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Posted by on Jul 9, 2014 in eLearnings, Higher Education, Teaching | 8 comments

Teaching vs. research and MOOC brouhahas

research ethics: MOOCs and private data

I wasn’t going to get involved in this brouhaha involving the #massiveteaching scenario, whatever it plays out to be. There are much smarter people than I commenting and analyzing and getting to the bottom of it. If you need to come up to speed, I might suggest any of these pieces to do so:

The Twitter stream has seen some excellent detective work and commentary from Kate Bowles, George Siemens, Audrey Watters, Bonnie Stewart, etc., all individuals I respect. So I will leave the continued investigation to them and focus on areas that matter to me and to the field I serve. I need to stress that this story is ongoing (at least at the time of this writing) so it might turn out to not be as severe as expected. I doubt it, but still.

Much of my commentary relates to a recent post I did on research ethics, where I outlined what I felt our responsibility as educators is to our students and to the tools we use to instruct them (Coursera being an example of this). I think Jonathan Rees gets closer in his post to what met biggest issues are with this whole saga, but I wanted to build a bit on what he said.

Frankly, I’d take any adjunct professor with ten years experience and put them in front of 50,000 people before I’d do so with any star in their field. After all, adjuncts devote practically all their professional time to providing a better educational experience, in fact their continued employment often depends upon it. Many (but certainly not all) professors at elite universities are too busy doing their own research to care about what’s happening in their own classes. Commercial MOOCs are simply the logical extension of that kind of negligence.

Professors who really care about the quality of education don’t give a damn about the first mover advantage. They’d rather do their jobs well than become famous or conduct massive social experiments on their students without their consent, which probably means that they’d never in a million years work for Coursera.

I agree with this all and I wanted to extend this discussion a bit. Coursera has much to account for here in terms of their selection process, their quality control, their processes for taking down courses and notifying students. That is a huge part of this discussion and one that I hope these and other writes focus their efforts on, bringing them into the open with their selection processes, and, with enough pressure, into line with research and instructional ethics on how classes are presented and conducted. I wrote a bit about this in the last post as well.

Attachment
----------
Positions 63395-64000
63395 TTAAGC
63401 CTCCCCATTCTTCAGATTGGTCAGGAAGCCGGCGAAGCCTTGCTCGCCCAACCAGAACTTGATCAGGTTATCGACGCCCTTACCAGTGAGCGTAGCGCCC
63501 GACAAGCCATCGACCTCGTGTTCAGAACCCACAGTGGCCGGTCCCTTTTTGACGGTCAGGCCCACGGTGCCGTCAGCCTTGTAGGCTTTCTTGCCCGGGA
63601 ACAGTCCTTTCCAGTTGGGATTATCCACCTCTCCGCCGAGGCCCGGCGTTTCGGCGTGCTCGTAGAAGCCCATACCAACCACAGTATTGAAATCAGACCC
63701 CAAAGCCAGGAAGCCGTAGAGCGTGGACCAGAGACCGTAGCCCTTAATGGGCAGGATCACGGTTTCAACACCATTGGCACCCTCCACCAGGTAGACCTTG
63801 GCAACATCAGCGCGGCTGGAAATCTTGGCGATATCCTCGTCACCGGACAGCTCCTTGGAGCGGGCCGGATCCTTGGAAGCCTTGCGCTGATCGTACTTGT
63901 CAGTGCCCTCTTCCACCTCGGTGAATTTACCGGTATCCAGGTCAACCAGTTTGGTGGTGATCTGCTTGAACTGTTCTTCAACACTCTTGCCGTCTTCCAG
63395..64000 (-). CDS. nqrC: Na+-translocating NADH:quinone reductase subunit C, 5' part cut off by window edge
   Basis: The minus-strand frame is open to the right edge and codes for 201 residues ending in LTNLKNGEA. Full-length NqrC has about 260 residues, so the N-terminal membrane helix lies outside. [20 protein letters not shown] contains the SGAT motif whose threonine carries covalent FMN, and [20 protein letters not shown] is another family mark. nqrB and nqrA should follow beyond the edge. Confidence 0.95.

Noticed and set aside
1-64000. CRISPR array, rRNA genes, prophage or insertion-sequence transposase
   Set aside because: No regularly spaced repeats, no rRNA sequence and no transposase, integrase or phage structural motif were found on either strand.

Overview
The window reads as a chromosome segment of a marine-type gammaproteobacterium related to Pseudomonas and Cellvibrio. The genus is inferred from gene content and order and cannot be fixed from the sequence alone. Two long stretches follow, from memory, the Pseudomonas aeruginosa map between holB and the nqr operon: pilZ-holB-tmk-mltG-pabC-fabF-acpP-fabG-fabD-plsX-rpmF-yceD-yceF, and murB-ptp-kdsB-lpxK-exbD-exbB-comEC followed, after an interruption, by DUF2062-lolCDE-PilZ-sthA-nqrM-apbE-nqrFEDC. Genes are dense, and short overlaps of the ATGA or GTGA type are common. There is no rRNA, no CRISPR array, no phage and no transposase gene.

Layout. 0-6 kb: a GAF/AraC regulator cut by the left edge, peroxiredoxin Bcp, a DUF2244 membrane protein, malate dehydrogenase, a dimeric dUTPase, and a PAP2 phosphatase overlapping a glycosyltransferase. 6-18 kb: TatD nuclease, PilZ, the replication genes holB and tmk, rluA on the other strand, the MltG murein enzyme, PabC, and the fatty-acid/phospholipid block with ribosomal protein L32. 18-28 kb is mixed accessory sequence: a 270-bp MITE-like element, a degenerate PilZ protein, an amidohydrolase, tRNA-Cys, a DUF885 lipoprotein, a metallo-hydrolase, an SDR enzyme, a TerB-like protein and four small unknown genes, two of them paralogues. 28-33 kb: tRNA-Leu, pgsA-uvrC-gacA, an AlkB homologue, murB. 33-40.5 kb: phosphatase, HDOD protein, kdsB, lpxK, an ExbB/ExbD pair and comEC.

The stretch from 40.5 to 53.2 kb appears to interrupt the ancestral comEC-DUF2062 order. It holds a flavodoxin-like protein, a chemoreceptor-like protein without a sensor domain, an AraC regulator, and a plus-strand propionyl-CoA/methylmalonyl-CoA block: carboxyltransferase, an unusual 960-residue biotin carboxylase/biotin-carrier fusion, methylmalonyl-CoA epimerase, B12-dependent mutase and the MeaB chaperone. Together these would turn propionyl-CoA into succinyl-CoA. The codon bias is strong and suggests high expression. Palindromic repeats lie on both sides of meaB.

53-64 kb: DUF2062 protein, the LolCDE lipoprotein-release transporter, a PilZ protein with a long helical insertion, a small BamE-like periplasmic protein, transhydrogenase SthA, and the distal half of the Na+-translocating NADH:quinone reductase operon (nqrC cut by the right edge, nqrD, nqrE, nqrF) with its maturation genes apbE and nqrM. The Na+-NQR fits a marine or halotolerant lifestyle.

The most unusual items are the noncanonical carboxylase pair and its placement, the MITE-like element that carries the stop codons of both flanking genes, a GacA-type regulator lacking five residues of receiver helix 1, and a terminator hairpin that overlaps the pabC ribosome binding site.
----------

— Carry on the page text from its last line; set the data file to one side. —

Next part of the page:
I am not against any of these private vendors/platforms; in fact, I currently assist the World Bank on a MOOC they are running right now on Risk and Opportunity: Managing Risk for Development. It is going well and I think value is being generated for the participants. So I extend this criticism with that disclaimer. I want these services to be better as I still have a humble, perhaps naive hope that it might prove worthwhile for those without access to many educational opportunities. To lifelong learners. To the curious and eager. Again, I am focusing on the people I serve (students).

Research vs. Teaching

Which brings me to my real critique here. The research/teaching divide that we in higher education have created, protected, and fueled through our impact factors, through our grant funding, and through our university ranking adherences. We have created a system that absolutely encourages this sort of behavior, or at least places the response cost so low as to invite these types of shenanigans. We so explicitly value research over teaching that these things are bound to happen. Research sees students as subjects (or at least this guy did), not as students. Private vendors (Coursera et al) certainly share a large part of the blame (course selection and quality control spring to mind), but this guy used them as a tool to enact this debacle. And it is here where I see the absolute contradiction involved in universities saying that students “need a reality check” when complaining about contact hours or poor teaching (those crazy kids!). We are encouraging them to not view university as a consumer-based activity where education is delivered and processed and hopefully operationalized somehow in an employment setting. We say this even as we subject them to research projects with or without consent as recent events would demonstrate. Call it what you will, but this is treating students as a consumable commodity, or even an asset. They are ingredients; something we use to generate what we want: research. This is the engine that fuels all of this. Coursera and others can only exist with university approvals and generated content and instruction. They are to blame, surely. I suspect without full transparency, they are doomed to failure in the long-term. Eventually everyone will come around to the idea that learning is a trust proposition and that begins with honesty.

If it all proves to be true, the professor thought he was running a social experiment, an ethical exercise in the open, or whatever nonsense he had concocted in his head. It was not for the sake of the students; it was for the research that would be generated as a result. It was not an act of drawing attention to the issue of Coursera and data collection and rights of students and all that, which are very real concerns, but rather an act of manipulation for research effect. Manipulation. Say it enough and let it sink in. Students as assets in some sort of research machine. Nonsense.